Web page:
Dyne helps expand muscular dystrophy studies

Dyne Therapeutics announces support for ReSolve natural history study of patients with facioscapulohumeral muscular dystrophy

Mel J. Yeates
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WALTHAM, Mass.—Dyne Therapeutics, a biotechnology company pioneering targeted therapies for patients with serious muscle diseases, has announced its support for the ReSolve (Clinical Trial Readiness to Solve Barriers to Drug Development in FSHD) study, an ongoing natural history study designed to inform the development of therapies for facioscapulohumeral muscular dystrophy (FSHD).
The ReSolve study is an observational study run by the FSHD Clinical Trial Research Network (CTRN), a network of medical centers across the U.S. and Europe that aims to validate new clinical outcome assessments and refine trial planning strategies in FSHD.
“Dyne is working to deliver life-changing therapies to patients with serious muscle diseases, including FSHD, by leveraging our muscle-targeted FORCE platform technology,” said Romesh Subramanian, Ph.D., president and chief executive officer of Dyne. “We are proud to contribute to initiatives like the ReSolve study that seek to accelerate the development of new therapeutic options.”
The 18-month longitudinal ReSolve study is enrolling approximately 160 patients with FSHD across eight sites in the U.S., plus an additional 60 patients across three sites in Europe. The specific goals of the study are to validate new clinical outcome assessments and evaluate physiological biomarkers to support the design and implementation of future clinical trials. Around 140 patients have been enrolled in the study so far.
Funding from Dyne will contribute to an expansion of the number of sites and participants in Europe, as well as a muscle biopsy study to advance biomarker development. In addition to Dyne, supporters of the ReSolve study and the CTRN include the National Institutes of Health, Muscular Dystrophy Association, FSHD Society, AFM, Fulcrum Therapeutics and Friends of FSH Research.
“With the advancement of targeted treatments for FSHD, it is now more critical than ever to develop reliable clinical outcome assessments and methodologies,” pointed out Dr. Jeffrey Statland, M.D., co-principal investigator of the ReSolve study. “We are grateful for Dyne’s support and look forward to working with them to advance this important work.”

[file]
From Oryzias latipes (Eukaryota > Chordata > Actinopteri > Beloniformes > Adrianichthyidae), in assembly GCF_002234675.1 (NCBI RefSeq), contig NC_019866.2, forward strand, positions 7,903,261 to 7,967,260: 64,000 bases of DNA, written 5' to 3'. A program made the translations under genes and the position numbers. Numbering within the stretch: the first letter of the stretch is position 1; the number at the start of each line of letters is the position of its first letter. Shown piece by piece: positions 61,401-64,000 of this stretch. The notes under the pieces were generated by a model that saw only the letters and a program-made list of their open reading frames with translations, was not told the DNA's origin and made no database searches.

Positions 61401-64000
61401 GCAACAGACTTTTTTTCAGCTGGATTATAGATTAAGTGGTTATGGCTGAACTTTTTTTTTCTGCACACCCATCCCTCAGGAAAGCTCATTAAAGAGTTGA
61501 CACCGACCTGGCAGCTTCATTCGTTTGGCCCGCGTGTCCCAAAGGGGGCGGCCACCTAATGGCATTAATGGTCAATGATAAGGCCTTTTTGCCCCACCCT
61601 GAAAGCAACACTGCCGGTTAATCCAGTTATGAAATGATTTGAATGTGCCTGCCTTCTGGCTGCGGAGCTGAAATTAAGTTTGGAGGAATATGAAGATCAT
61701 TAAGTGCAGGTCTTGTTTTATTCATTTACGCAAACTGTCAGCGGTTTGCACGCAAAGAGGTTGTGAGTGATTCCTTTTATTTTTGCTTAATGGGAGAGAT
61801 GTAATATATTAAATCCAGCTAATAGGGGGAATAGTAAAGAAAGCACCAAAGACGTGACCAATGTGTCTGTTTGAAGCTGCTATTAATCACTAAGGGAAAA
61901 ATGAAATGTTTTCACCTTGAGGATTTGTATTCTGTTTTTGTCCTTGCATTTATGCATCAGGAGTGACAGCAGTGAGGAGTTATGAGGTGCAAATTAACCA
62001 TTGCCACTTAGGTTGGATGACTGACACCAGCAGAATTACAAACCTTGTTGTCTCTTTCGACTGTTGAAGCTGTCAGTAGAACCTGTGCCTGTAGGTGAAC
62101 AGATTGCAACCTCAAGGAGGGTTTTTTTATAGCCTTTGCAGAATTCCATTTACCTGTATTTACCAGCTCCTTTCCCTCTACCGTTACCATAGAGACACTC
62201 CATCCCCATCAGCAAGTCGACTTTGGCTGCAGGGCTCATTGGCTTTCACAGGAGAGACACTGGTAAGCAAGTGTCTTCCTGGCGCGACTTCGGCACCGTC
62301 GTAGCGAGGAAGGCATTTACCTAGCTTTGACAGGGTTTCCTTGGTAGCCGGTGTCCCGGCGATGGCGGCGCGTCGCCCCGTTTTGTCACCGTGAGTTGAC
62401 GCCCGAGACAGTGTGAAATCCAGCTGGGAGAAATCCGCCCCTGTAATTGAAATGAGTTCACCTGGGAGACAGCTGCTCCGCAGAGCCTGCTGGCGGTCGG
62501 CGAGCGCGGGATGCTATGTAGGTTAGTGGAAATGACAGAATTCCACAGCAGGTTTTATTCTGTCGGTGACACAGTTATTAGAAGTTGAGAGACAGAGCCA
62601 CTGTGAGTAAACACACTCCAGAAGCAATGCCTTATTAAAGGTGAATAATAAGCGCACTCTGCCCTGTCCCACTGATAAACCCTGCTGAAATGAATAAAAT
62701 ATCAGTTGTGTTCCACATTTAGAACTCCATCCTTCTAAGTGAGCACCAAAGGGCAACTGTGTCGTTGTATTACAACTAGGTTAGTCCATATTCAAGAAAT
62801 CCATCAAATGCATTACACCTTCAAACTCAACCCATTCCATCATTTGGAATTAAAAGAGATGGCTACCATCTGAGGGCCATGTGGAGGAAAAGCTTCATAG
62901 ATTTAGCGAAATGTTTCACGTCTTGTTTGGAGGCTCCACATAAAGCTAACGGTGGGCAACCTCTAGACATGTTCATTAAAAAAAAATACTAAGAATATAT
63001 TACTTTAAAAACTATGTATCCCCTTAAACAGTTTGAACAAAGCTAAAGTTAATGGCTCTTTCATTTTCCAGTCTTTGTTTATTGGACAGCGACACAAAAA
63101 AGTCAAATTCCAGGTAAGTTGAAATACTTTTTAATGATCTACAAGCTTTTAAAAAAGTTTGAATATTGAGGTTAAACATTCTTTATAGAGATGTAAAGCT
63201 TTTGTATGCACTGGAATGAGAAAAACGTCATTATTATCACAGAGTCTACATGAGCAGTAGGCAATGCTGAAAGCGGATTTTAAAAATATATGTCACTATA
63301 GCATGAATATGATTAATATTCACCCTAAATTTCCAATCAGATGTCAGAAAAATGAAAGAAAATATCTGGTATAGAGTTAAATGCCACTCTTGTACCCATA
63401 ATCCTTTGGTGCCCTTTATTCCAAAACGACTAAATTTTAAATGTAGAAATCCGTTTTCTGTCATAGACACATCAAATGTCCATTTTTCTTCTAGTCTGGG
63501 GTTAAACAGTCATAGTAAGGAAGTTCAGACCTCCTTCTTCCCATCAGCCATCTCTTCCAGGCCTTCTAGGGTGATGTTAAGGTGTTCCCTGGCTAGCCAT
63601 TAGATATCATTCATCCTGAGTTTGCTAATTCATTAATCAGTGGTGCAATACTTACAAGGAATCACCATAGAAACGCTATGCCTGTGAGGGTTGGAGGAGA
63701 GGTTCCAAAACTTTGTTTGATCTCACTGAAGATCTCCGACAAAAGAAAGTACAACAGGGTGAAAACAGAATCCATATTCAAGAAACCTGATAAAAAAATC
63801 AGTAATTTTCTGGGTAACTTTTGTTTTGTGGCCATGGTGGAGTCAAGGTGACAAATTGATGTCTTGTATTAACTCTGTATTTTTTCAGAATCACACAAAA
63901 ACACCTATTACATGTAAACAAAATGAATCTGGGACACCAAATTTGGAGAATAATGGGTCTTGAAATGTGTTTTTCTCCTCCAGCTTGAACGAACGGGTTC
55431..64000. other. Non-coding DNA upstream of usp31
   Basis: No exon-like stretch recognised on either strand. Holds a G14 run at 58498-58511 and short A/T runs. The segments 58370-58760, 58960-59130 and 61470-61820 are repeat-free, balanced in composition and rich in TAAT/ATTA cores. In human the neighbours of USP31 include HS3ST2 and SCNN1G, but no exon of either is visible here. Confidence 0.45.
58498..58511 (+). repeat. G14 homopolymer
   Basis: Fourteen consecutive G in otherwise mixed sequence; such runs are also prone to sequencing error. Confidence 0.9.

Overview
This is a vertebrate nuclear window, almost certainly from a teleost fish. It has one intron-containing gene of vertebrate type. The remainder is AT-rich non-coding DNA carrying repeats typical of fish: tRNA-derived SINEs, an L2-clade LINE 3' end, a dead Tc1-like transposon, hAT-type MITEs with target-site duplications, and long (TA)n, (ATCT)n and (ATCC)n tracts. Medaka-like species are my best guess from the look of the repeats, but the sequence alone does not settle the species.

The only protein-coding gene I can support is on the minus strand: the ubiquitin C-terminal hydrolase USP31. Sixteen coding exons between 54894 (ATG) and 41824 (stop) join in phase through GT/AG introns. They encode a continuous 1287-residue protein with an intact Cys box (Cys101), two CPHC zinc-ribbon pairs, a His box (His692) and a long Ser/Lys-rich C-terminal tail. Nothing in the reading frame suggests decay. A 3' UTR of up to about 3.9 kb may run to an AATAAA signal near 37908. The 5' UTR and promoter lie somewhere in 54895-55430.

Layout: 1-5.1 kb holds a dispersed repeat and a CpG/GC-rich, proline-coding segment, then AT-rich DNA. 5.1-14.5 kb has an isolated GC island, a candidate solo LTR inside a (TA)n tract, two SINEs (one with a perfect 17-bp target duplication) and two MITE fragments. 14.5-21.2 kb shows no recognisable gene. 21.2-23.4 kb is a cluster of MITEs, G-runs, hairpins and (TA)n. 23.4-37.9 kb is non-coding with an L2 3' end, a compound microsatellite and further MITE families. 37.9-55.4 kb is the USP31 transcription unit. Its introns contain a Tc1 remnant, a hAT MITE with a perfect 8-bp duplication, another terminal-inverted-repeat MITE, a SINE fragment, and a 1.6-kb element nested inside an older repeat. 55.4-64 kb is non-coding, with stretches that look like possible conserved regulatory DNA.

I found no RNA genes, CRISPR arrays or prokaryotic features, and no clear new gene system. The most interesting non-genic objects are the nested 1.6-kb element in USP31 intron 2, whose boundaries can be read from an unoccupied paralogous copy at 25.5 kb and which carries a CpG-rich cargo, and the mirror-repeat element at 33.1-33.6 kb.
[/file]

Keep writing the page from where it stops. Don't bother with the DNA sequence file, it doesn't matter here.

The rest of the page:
Back in June Dyne also announced support for END-DM1 (Establishing Biomarkers and Clinical Endpoints in Myotonic Dystrophy Type 1), a natural history study designed to advance the understanding of disease progression in patients with myotonic dystrophy type 1 (DM1) and enable the development of clinical outcome assessments.
END-DM1 is a non-interventional study sponsored by the Myotonic Dystrophy Clinical Research Network (DMCRN), a network of medical centers that aims to support future clinical trials of potential therapies for DM1 through the standardization of testing methods. The END-DM1 study will enroll approximately 650 people with DM1 aged 18-70 across nine DMCRN study sites in the U.S. and seven sites in Europe.
Financial support from Dyne has enabled the expansion of the study to Europe. In addition to Dyne, supporters of END-DM1 include the U.S. Food & Drug Administration (FDA), the Myotonic Dystrophy Foundation, the Wyck Foundation and the Muscular Dystrophy Association.
“At Dyne, we are striving to transform the lives of patients and families affected by DM1 by developing the first disease-modifying therapies,” noted Subramanian in a press release. “As we rapidly advance our development programs, we are proud to support this critical initiative that facilitates a global DM1 patient community and provides the foundation for clinical trial readiness.”
END-DM1 will be the third and largest natural history study sponsored by DMCRN since the network was established in 2012. Building on current knowledge of DM1 pathogenesis and therapeutic targets, the END-DM1 study aims to enhance understanding of patient heterogeneity by characterizing baseline status and disease progression of a larger cohort through selected functional tests and patient-reported outcomes; develop reliable biomarkers of disease severity and therapeutic response using optimized biopsy collection and analysis among a subset of patients; and identify possible genetic modifiers of disease severity through genome-wide association analysis.
“This is an exciting time for the development of targeted RNA-based therapies in DM1, but our understanding of this disease is still growing,” added Nicholas Johnson, M.D., a co-principal investigator for END-DM1 at VCU Health in Richmond, Virginia. “Information collected during this study will allow improved assessment of the efficacy of potential new treatment options, and we encourage patients and caregivers to consider participating.”

Mel J. Yeates

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